QUESTION:  Buddhism, and especially Zen Buddhism is against life. If we look at the recent English translation autobiography of the great 17th century Zen Master Hakuin we find that he was not often with other people. Nearly all his serious practice was done alone, on pilgrimages sometimes, but in the main in hermitages. He was never long the member of a sangha group. Even the teacher under whom he attained final enlightenment had only one other pupil, and anyway Hakuin was with him for less than two years. All this is against Life.

ANSWER:  There are general answers, but let us take the specific point. After his final realisation Hakuin became one of the most famous poets, painters and calligraphers in Japan, and his example has inspired many others right up to the present. He founded, and revived, temples which were then main centres of culture. Even in mathematics, the explosion in Japan, a country cut off from the world for 250 years, is only now being recognized. Some of the discoveries (recorded in temples) by Japanese mathematicians working on their own even anticipated discoveries by Euler and others.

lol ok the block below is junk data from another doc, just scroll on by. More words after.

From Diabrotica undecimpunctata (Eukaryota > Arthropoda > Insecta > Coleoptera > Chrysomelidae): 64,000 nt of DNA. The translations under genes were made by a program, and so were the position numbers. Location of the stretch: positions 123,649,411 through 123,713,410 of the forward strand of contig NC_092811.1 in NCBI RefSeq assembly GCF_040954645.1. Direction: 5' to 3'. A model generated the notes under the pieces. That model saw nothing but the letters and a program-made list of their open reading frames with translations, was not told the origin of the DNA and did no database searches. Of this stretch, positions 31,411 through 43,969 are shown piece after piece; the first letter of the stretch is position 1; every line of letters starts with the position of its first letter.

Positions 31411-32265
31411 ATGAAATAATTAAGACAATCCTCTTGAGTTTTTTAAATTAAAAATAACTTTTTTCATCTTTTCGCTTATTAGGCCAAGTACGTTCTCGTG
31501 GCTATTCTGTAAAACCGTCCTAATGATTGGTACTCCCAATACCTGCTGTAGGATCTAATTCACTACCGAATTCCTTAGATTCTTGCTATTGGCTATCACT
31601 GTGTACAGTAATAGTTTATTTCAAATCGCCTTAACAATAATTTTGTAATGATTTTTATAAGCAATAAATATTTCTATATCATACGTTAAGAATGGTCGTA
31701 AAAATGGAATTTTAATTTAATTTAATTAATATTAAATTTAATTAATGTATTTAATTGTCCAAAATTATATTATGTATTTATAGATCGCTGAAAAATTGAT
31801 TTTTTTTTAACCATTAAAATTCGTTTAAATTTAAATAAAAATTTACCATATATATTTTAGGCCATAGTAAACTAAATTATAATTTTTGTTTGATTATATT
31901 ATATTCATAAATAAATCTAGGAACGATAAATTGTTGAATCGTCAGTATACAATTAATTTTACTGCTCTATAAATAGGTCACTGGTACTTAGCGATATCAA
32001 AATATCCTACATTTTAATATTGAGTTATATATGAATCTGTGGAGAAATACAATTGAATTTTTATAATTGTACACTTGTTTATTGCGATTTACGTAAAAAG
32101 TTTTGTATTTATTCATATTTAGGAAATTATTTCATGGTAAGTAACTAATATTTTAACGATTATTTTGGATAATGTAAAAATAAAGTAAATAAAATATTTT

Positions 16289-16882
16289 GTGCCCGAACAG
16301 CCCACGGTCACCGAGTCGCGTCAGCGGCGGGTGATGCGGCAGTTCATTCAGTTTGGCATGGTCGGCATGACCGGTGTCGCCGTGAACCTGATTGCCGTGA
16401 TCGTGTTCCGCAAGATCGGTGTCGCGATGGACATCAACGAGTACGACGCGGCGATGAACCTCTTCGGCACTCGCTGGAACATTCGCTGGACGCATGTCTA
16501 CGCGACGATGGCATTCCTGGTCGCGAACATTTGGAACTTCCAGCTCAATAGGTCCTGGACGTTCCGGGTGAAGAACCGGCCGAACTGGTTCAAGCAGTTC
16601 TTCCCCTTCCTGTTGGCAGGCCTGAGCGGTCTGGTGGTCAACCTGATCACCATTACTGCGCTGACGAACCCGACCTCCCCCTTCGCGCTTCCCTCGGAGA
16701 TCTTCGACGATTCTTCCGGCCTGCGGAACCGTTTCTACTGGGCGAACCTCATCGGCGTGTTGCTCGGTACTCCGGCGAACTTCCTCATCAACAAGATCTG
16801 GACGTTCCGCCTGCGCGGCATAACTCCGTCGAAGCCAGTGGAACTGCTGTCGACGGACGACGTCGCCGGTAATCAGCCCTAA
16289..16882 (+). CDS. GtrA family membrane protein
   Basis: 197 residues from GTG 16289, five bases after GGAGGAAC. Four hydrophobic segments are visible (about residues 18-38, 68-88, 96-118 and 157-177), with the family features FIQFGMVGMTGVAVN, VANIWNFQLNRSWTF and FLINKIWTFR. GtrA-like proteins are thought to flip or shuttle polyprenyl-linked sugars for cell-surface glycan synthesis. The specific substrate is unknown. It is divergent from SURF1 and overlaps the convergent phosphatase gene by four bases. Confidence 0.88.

Though so famous Hakuin refused all honours and attractive financial offers. The rich and powerful came to him; he did not go to them. This last was perhaps the crowning demonstration of his freedom; it helped to prevent the rise in Japan of the vulgar assumption that if a man does not have money it is because he cannot get it.

His was one of the greatest contributions any man has made to Life; he was truly Alive.

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